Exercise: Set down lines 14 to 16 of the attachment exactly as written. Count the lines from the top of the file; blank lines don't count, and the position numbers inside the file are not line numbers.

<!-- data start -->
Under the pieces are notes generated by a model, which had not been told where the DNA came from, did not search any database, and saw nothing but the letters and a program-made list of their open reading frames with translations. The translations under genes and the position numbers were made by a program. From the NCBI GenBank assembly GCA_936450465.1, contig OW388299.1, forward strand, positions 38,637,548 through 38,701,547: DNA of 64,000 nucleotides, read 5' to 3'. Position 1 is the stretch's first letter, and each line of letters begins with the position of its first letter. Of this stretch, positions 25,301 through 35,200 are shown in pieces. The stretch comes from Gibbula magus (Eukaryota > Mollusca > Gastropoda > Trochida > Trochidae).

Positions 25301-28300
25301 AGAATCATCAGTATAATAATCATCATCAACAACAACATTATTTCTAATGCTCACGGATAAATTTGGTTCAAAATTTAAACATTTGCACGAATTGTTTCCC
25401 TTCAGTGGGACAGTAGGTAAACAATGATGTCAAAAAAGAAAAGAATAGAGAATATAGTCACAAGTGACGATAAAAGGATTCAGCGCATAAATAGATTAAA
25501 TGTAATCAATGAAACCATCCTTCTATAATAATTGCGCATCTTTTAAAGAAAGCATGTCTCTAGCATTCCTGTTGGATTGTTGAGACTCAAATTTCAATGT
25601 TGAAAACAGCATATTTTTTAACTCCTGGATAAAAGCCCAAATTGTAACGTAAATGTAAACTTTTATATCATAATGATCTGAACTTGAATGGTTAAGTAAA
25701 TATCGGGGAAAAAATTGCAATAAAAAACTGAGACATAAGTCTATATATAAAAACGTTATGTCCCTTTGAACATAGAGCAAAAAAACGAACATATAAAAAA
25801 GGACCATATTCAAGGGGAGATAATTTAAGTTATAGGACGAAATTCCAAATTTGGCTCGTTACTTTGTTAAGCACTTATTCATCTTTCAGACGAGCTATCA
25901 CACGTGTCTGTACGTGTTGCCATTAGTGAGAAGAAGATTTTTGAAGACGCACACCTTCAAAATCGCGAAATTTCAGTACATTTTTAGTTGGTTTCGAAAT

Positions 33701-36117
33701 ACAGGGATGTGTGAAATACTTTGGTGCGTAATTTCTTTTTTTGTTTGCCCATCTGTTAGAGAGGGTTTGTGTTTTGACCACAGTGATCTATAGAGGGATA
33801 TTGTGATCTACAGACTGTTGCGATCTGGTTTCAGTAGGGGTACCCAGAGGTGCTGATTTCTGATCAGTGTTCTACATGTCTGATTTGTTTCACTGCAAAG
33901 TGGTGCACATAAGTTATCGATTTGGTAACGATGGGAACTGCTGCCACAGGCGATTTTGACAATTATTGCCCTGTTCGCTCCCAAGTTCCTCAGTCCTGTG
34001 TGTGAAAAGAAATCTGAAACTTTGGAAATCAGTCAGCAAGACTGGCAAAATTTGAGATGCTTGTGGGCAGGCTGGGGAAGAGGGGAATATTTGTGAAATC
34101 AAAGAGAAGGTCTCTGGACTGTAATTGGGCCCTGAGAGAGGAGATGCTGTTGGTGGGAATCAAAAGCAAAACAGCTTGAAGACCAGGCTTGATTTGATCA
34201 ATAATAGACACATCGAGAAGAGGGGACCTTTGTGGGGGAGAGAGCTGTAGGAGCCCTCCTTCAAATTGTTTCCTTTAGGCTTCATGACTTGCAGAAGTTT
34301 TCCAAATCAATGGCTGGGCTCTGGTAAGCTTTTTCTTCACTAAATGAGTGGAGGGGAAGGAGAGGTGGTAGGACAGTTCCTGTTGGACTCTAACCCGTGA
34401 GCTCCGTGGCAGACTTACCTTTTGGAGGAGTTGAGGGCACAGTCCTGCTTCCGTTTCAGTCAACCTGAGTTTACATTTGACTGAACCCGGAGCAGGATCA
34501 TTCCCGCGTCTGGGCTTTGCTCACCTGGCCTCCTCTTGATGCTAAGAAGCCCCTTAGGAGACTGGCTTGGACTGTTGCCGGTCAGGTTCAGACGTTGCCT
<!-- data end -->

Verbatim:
34001 TGTGAAAAGAAATCTGAAACTTTGGAAATCAGTCAGCAAGACTGGCAAAATTTGAGATGCTTGTGGGCAGGCTGGGGAAGAGGGGAATATTTGTGAAATC
34101 AAAGAGAAGGTCTCTGGACTGTAATTGGGCCCTGAGAGAGGAGATGCTGTTGGTGGGAATCAAAAGCAAAACAGCTTGAAGACCAGGCTTGATTTGATCA
34201 ATAATAGACACATCGAGAAGAGGGGACCTTTGTGGGGGAGAGAGCTGTAGGAGCCCTCCTTCAAATTGTTTCCTTTAGGCTTCATGACTTGCAGAAGTTT